234 Autumn Rd SW, Carrollton, OH 44615
This Mill, built about 1826, replaced a log mill built about 1818 by George Tope, and operated by him until his death in 1845. Members of his family continued to operate the Mill until it was sold to Alexander Riley in 1865. Mr. Riley operated it until 1879 when it was bought by Dr. Jasper Tope. Partial interests were held at various times by James Rutledge, Jacob Allen, Jackson Tope, William Davis, William Rutledge, David Brooks, Thomas Rutledge and Melancthon Wagner. In 1890, the Mill was purchased by William N. Corey, who converted it from water to steam power.
Marion Hardesty bought the Mill in 1900, and operated it with
his son, Clair, who eventually bought it.
In 1917, Mr. Hardesty sold the Mill to John Miller of
Basil(now Baltimore, OH), who installed the second set of
boilers in the Mill.
The One Room School
Some of the timbers and other building materials from the first school were used in the construction of the present structure.
The addition to the east was built by Lester Kilgore in 1937. It was used as a school for 2 years(1937-1939) when consolidation of county schools closed this school and forced the students to attend Perrysville or Carrollton.
The teachers at the Petersburg School were Miss Minnie Rutledge,
William ‘Bill’ Shepherd and
The building became the property of Union Township and was a community gathering place. The building became a community hall where township meetings, Grange, 4H, farm institutes, reunions, church picnics, banquets and voting on election day were held for many years. In 1984, the Carroll County Historical Society built Union Twp new facilities across the road(SR332) and this property became a part of the Mill Complex.
The first country Store at the Festival was located here. Later it was used as a Flea Market for several years, and in 1982 it was converted to a Cookie Factory and Cheese House-Trail Bologna headquarters.
The barn, during the days of early Mill operation, was used by patrons who came from a distance, as a place of rest and for feeding their horses. There was also a blacksmith shop, across the bridge, (left background) for the convenience of Mill patrons.
The building always had either a Mail Pouch or a Kentucky Club
tobacco sign on the North end. The sign was repainted by Harlie
Warrick of Belmont, OH during the 1978 festival.
The Bread House
Dr. Jasper Tope MD who served this community for many years. He lived across the bridge in the house behind the Petersburg General Store.
In 1973, Clair Close, a loyal volunteer, built the outside Bread Oven in the back, which will bake 30 loaves of bread in 30 minutes. It is operational during the Festival only. Merle Long is our present oven operator.
During the Festival, a special group of volunteers begin at 4:00 am making white bread, wheat bread and cornbread so our visitors can “get a slice” or buy a loaf. “Take a Peek” through the Bread House windows and see all the bread rising. Kim Reed of Carrollton is our Head Baker.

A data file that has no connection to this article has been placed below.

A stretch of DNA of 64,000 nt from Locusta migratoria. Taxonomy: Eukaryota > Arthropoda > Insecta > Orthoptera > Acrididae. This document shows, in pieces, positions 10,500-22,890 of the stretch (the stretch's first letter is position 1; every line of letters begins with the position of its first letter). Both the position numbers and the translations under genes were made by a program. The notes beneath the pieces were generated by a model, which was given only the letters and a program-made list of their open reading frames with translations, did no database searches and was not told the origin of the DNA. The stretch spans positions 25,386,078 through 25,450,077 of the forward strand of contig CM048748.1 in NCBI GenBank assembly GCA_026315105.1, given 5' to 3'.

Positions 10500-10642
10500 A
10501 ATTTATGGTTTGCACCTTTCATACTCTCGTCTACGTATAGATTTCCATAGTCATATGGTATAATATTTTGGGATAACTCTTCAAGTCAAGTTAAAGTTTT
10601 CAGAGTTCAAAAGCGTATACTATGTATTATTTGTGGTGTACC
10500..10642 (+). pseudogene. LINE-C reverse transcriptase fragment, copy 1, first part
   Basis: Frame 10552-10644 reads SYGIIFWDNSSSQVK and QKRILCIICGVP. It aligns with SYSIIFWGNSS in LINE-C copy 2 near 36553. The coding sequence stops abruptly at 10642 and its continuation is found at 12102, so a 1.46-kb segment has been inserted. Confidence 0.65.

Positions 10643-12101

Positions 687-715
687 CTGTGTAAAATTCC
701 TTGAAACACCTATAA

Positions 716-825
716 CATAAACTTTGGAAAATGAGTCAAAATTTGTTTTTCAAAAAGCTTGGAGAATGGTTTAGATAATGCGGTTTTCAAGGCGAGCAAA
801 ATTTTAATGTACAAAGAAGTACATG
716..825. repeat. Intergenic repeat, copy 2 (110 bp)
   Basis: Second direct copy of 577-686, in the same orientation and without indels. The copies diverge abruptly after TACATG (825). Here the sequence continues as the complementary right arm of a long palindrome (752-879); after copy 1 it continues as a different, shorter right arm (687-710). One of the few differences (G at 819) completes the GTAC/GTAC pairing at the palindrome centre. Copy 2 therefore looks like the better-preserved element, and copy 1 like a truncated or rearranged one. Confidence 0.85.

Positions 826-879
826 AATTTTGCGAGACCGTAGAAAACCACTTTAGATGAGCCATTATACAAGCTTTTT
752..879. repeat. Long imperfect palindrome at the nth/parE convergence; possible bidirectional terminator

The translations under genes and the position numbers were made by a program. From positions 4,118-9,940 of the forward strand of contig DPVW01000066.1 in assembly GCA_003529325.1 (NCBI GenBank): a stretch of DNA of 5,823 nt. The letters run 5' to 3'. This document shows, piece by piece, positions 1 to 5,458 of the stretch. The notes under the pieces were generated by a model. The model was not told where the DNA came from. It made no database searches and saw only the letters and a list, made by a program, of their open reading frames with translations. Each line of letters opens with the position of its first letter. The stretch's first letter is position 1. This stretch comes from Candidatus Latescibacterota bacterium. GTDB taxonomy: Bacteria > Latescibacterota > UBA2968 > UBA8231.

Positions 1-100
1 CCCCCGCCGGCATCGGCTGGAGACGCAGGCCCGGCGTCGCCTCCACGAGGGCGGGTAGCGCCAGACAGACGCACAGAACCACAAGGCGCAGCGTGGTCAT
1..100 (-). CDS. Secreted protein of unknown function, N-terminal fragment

first log cabin moved and re-erected by the Carroll County
Historical Society was given by Mrs John J(Eleanor Dodds)
Campbell of Hanover, OH, in Harrison County in 1976. Mrs
Campbell and her husband moved into the cabin with their family
in 1938 and lived there until his death in 1956.
The first log cabin moved and re-erected by the Carroll County Historical Society was given by Mrs John J(Eleanor Dodds) Campbell of Hanover, OH, in Harrison County in 1976. Mrs Campbell and her husband moved into the cabin with their family in 1938 and lived there until his death in 1956.
Seventeen and one half feet square, this cabin reportedly was the lower section of a “Block House” on the road west of Wheeling, later known as the “National Pike.”
The second log cabin was moved and re-erected at the Mill Complex in 1976. It was a gift of David Householder of Carrollton and formerly stood on his property on Mayham Road(Center Township), NE of Carrollton.
It, like the spinning and weaving cabin, was moved and re-erected under the direction of Clair Close of Carrollton. Larger than the first cabin, it is used to house a print shop. The printing press was purchased from Gale Lawrence of Bradner, Ohio. Mr. Lawrence also donated to the Society several hundred dollars worth of printing-related equipment.
The printing press is the type formerly known as a “letter press,” and has been in use at the Mill each year since 1977.
Log Cabin #3 was moved here in 1982 from the Stark County Basset Club.
During the Festival, the three local historical societies,
Magnolia, Malvern and Minerva present their materials in this
The Stage Coach Inn
The Stage Coach Inn
Mr. Best’s plans for the land (development) called for the removal of the house. He gave Lynn Hazen of Carrollton permission to remove whatever materials he could from the house. In the process, it was discovered there was a log structure in almost “mint” condition under the weatherboarding. Hazen, with the help of Mrs. Donna Long approached the Historical Society about preserving it. At first, it was deemed impossible, due to it’s size (20’ x 38’) but a sudden interest in saving this bit of history brought together a group of workers, many of them senior citizens, in an effort to relocate the building. Every log was numbered before being removed to facilitate reconstruction. The Pushkarish Mining Company, the Carroll County Highway Department and the Carroll Electric Co-op, Inc moved it in 1977. No outside help was hired in the reconstruction until the logs were laid “up to the square”.
As is the history of homemaking in general, when the men finished reconstruction, the women took over the furnishing of the house to make it a home.
According to an 85 page abstract given the Society by Mr. Best,
to the then president, O.J. Allen, Andrew Clark, who built the
house, purchased the land in 1819.
In an era when most log houses were about 10’ x 12’ or
12’ x 16’ the size of this house leads to the belief that it may
have been a Stagecoach Inn during the 1820’s through the 40’s.
The house was located directly on the Steubenville to Canton
The exact date of when the house was built is not known, but it is believed to be in the 1870’s.
The farmhouse is used throughout the year. It is the base for
the “Thursday Work Days” during the colder months. A large room
was added to the house in 1981. Each week the woman use this
area to quilt, make rugs, and ply other housewife trades, while
the men busy themselves with the affairs of the Mill Complex.
A great “Pot Luck” dinner is enjoyed by all each Thursday. Volunteers always welcome (8:30am-3:00pm).